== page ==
Thursday, February 19, 2009

Updated: Skoolboy Savages Kristof



Horn and Bacey at Schools Matter and Diane Ravitch on The Miracle Teacher Revisited

I tend to believe things I read. And I would usually believe Kristof. But when you actually know something about something and see a guy getting it so wrong, I wonder why I should take anything he writes seriously. Word to the wise: Don't write glowing reports about the education reform movement or about how important a good teacher is until you have a real clue.

Nix on Nick Kristof’s Claims

by Aaron Pallas (alias Skoolboy)

Breathlessly, Kristof reports in Sunday’s New York Times that teachers are “astonishingly important.” “It turns out that having a great teacher is far more important than being in a small class, or going to a good school with a mediocre teacher,” he writes. “A Los Angeles study suggested that four consecutive years of having a teacher from the top 25 percent of the pool would erase the black-white testing gap.”

Wow, erasing the black-white testing gap in four years sounds like a pretty good deal. And just from being taught by some really great teachers! There must be some evidence of this for it to show up in the New York Times, wouldn’t you think? Some study somewhere that actually showed that black students exposed to teachers in the top quarter of the teacher effectiveness distribution for four years in a row can routinely move from the 16th percentile in the test score distribution (roughly the black average) to the 50th percentile (roughly the white average)?


  1. I was at the airport when I read the Kristof article and felt utterly powerless. If a massive PR machine could dupe a well-known columnist, what hope would there be for the general public reading its unsupported stats and tall tales?

    Kristof lost all credibility on the following two sentences, and someone should take away his journalism license on the spot:

    "One of the greatest injustices is that America’s best teachers overwhelmingly teach America’s most privileged students. In contrast, the most disadvantaged students invariably get the least effective teachers, year after year — until they drop out."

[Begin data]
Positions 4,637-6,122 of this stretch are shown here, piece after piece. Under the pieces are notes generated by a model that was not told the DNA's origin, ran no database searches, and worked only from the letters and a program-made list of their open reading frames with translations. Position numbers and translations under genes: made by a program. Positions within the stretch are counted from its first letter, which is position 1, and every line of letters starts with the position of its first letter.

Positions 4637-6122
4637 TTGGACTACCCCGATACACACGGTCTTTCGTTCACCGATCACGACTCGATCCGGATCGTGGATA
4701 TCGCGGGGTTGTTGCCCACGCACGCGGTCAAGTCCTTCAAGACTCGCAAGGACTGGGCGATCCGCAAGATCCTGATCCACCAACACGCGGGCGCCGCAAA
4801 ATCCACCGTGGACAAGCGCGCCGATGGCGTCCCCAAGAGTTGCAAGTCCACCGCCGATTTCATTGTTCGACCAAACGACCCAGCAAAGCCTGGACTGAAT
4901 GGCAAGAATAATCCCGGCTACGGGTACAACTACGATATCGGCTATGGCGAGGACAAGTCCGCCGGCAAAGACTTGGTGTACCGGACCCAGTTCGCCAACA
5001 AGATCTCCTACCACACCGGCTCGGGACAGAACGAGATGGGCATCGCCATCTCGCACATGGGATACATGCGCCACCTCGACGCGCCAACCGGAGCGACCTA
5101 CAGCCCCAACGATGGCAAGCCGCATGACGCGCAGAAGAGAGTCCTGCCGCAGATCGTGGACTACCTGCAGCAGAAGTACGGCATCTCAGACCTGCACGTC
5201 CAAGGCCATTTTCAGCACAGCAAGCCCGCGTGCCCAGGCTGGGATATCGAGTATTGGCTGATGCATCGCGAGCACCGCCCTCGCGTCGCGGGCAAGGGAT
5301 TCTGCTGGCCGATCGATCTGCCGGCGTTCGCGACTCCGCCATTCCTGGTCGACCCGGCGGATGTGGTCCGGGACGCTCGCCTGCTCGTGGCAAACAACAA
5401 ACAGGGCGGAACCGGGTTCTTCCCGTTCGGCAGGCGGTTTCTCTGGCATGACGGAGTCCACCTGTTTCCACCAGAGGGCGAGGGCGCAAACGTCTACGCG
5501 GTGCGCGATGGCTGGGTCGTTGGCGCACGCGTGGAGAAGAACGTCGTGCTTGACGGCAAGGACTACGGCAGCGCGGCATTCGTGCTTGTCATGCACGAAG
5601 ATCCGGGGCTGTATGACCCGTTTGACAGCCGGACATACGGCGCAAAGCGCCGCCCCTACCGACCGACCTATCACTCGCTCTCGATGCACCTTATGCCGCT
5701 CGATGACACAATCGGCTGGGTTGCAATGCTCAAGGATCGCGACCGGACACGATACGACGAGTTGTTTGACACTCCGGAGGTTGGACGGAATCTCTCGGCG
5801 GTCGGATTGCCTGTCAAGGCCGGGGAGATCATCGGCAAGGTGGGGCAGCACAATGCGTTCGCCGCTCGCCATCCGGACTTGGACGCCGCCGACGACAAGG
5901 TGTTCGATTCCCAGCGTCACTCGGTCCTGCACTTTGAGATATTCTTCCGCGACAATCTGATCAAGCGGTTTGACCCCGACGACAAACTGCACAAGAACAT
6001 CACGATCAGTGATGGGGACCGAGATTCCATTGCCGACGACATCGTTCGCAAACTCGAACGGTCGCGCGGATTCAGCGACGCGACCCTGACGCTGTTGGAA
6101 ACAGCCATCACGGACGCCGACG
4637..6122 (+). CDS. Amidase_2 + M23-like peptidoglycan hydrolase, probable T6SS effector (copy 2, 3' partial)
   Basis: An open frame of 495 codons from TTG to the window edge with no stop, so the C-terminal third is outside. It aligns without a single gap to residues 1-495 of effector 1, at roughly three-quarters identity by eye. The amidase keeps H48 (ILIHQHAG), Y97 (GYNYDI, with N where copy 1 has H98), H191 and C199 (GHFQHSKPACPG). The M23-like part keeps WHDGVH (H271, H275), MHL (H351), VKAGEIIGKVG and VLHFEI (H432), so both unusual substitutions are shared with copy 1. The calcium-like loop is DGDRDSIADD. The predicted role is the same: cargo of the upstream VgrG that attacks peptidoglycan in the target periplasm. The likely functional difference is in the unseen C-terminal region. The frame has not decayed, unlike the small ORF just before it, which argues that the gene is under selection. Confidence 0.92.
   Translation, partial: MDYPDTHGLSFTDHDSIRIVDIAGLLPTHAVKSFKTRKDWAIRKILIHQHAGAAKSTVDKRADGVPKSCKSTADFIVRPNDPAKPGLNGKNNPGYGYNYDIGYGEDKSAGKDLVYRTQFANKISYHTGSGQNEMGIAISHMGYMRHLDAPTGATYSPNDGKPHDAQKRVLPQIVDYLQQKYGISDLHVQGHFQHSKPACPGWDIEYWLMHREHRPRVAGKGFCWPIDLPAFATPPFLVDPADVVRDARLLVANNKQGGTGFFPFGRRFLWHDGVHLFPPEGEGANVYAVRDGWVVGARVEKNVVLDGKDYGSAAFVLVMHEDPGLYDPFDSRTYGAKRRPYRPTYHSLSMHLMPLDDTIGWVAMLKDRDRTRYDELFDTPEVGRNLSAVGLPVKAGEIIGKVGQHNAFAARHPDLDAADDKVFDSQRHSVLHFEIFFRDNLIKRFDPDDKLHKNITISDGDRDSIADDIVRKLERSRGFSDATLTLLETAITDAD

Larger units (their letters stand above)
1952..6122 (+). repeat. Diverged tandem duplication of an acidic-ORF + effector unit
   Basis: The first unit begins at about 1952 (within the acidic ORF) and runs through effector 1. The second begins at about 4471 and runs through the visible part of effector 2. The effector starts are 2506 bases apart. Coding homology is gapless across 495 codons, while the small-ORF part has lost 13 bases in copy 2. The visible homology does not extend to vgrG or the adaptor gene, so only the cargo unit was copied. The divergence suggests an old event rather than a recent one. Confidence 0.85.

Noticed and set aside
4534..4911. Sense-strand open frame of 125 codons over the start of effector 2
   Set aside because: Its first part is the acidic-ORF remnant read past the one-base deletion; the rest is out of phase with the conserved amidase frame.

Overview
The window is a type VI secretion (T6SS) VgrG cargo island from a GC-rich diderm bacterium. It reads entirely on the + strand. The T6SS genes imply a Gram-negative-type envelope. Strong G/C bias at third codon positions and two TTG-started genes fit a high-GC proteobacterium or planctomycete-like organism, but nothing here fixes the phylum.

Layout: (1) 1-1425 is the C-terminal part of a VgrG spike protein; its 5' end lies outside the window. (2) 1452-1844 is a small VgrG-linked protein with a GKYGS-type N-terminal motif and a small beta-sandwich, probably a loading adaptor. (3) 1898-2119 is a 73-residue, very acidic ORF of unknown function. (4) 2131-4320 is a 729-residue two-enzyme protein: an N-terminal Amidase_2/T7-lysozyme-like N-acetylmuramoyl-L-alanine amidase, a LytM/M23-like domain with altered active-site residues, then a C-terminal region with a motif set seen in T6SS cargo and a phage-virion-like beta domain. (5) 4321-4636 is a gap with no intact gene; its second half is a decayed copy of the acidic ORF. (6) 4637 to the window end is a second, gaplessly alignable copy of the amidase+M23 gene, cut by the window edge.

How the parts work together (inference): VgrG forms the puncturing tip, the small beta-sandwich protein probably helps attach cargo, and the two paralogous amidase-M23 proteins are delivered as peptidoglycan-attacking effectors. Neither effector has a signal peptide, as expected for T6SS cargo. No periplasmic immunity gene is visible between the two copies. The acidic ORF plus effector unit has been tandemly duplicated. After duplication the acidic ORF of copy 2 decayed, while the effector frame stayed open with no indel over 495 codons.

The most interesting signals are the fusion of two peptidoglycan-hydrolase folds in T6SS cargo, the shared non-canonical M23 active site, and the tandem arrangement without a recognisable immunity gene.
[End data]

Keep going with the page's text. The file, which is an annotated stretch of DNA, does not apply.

As authorative as these statements sound, there's not a shred of evidence to support either, primarily because what he's talking about can't be measured.

    What we do know is that a lot of great teachers keep plugging away under the most miserable circumstances in very unwelcoming, underfunded, overcrowded schools and reach many, many students against all odds.

    We also know that teaching smaller classes of well supported students (by "supported" I mean by their parents and also by local taxes) is a breeze compared to what most teachers face in inner city classrooms.

    Can we send Kristof to the rubber room on both incompetence and verbal abuse?

  2. There is actually ample evidence, see any report by the new teacher project, the national counsel on teacher quality, or the national governors association.

    For information regarding the effects of effective teachers see the work of Sanders or Goldhaber among others.

  3. The "teacher quality" debate is about classism-pure and simple.
    Have you ever noticed that the debate rarely centers around middle class suburban students and their relationship to their teachers? Why do you suppose that is?
    It's because most middle class suburban children arrive at school with their needs already met. Their teachers simply teach and miraculously the children learn.
    The debate is an attempt to draw attention away from the vast inequities in lifestyle, health care, nutrition and wages which exist in high-needs schools.
    It is an abomination that private interests push the teacher debate as a way to avoid the horrendous class divisions which they have helped to create.
    It is laughable that the above comment directs attention to the New Teacher Project for evidence.
    The same organization that consistently short changes high-need children by sending in poorly trained teachers?
    When the truth comes out about what these private interests have been doing, the public will be outraged.
    Make no mistake about it-it will come out.
    More importantly, however, how do these individuals live with themselves?

  4. The New Teacher Project takes millions from NYC, then writes reports suggesting we fire TPD teachers, twisting and manipulating statistics so outrageously that a layman like myself can detect it on one cursory reading. I wouldn't trust Tim Daly as far as I could throw him.

    Incredible he can take all that money from Klein and have the audacity to present himself as an objective observer.


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